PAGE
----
If you apply to private schools, you will discuss your preferences with our in-country team, who will then arrange video interviews with potential employers. Before the interview, you’ll get a summary of the position and the location. If you get a job offer from a school or location you don't want, you can let us know and we will work to find one that feels like a better fit.
You'll need to select one school type or the other, it's not possible to apply for both at the same time. Check out our school type comparison to help you decide!
Where in South Korea do CIEE teachers get placed?Click to Open
We place teachers all over Korea. Public schools are found throughout the country, while private school placements tend to cluster in cities and suburban areas. Many of our private school placements are in the greater Seoul area, so that’s a more reliable way to get a job near the capitol. For both school types, the center of Seoul is extremely competitive.
It is best if you can keep an open mind about location, as this allows for a wider search, however, it is understandable to have placement preferences and you can indicate these throughout the process.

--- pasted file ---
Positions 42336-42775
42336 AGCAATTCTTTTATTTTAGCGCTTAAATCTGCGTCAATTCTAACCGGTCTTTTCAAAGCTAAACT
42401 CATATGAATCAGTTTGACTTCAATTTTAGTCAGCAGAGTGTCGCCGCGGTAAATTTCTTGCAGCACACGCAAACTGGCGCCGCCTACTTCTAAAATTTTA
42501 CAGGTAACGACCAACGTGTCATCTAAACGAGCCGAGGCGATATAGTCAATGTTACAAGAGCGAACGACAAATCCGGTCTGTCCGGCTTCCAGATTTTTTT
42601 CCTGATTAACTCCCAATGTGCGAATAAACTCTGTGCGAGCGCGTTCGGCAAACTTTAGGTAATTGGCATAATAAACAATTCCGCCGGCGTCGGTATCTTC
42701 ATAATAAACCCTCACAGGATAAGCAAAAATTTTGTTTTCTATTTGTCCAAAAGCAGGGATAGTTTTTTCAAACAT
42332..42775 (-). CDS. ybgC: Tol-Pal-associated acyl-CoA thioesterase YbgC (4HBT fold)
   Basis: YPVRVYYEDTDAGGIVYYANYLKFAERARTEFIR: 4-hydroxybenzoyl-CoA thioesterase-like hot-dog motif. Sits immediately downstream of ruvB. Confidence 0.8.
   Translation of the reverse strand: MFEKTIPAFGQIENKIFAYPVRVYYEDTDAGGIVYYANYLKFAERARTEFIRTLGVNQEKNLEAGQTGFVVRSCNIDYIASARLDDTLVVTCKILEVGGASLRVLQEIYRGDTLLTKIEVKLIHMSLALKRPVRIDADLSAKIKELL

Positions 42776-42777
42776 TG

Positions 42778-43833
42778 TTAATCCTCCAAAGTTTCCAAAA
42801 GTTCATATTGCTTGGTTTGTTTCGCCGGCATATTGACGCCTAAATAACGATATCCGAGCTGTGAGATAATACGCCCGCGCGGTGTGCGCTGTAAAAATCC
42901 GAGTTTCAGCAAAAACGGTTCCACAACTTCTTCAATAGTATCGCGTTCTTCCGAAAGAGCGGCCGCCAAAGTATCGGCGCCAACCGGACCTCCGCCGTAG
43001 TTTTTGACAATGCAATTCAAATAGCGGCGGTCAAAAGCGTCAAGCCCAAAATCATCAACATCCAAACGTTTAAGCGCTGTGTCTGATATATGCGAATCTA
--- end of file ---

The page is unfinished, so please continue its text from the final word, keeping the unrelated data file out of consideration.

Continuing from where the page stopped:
Can friends or couples teach in South Korea together?Click to Open
We get this question a lot: Can couples teach in South Korea together? Can friends teach in South Korea together? With private school jobs, it’s pretty easy to do, since many of them are hiring two or more teachers simultaneously. Both people should apply to CIEE’s program at the same time, and communicate their request clearly in conversations about placement preferences. It's important to note that arranging joint placement may require flexibility in terms of preferences for location or age group.
On the other hand, EPIK will only consider requests for joint placement from married couples.
How long are teaching contracts in Korea? Can I renew after my first year?Click to Open
All of our partners in South Korea require a 12 month (365 day) commitment. No one-semester contracts are available. If your job performance is satisfactory, the school will likely invite you to renew your contract for another year!
Foreign teachers receive short breaks between semesters, but they continue to teach for most of the summer with special programs like English language camps or adult education.
Living and Working
What kind of housing is included with teaching jobs in Korea?Click to Open
In addition to the salary, all our partner schools arrange safe, comfortable housing for teachers. It is generally a small studio or a small one-bedroom apartment, with basic furnishings: bed, mattress, fridge, AC, washing machine, small stovetop but no oven. Schools cover the cost of rent, and teachers pay for utilities, which average roughly $140-200 USD/month.